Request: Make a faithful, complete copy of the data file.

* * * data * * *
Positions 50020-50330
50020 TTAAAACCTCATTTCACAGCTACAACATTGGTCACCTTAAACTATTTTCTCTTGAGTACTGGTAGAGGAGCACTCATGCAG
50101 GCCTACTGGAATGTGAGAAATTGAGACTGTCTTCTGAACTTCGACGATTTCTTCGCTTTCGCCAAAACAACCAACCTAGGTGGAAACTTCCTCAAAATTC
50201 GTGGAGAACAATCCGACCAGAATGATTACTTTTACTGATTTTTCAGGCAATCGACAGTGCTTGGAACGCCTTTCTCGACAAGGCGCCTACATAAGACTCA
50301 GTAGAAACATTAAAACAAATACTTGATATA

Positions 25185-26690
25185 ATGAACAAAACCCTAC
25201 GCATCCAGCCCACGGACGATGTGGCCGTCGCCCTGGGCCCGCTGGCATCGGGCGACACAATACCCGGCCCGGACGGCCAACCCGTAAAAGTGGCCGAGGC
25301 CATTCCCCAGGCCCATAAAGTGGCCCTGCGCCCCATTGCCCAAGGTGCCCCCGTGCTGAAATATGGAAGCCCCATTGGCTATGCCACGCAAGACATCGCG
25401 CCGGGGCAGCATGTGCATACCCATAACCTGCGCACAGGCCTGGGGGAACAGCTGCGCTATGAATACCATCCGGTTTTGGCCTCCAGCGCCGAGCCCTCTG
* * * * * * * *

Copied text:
Positions 50020-50330
50020 TTAAAACCTCATTTCACAGCTACAACATTGGTCACCTTAAACTATTTTCTCTTGAGTACTGGTAGAGGAGCACTCATGCAG
50101 GCCTACTGGAATGTGAGAAATTGAGACTGTCTTCTGAACTTCGACGATTTCTTCGCTTTCGCCAAAACAACCAACCTAGGTGGAAACTTCCTCAAAATTC
50201 GTGGAGAACAATCCGACCAGAATGATTACTTTTACTGATTTTTCAGGCAATCGACAGTGCTTGGAACGCCTTTCTCGACAAGGCGCCTACATAAGACTCA
50301 GTAGAAACATTAAAACAAATACTTGATATA

Positions 25185-26690
25185 ATGAACAAAACCCTAC
25201 GCATCCAGCCCACGGACGATGTGGCCGTCGCCCTGGGCCCGCTGGCATCGGGCGACACAATACCCGGCCCGGACGGCCAACCCGTAAAAGTGGCCGAGGC
25301 CATTCCCCAGGCCCATAAAGTGGCCCTGCGCCCCATTGCCCAAGGTGCCCCCGTGCTGAAATATGGAAGCCCCATTGGCTATGCCACGCAAGACATCGCG
25401 CCGGGGCAGCATGTGCATACCCATAACCTGCGCACAGGCCTGGGGGAACAGCTGCGCTATGAATACCATCCGGTTTTGGCCTCCAGCGCCGAGCCCTCTG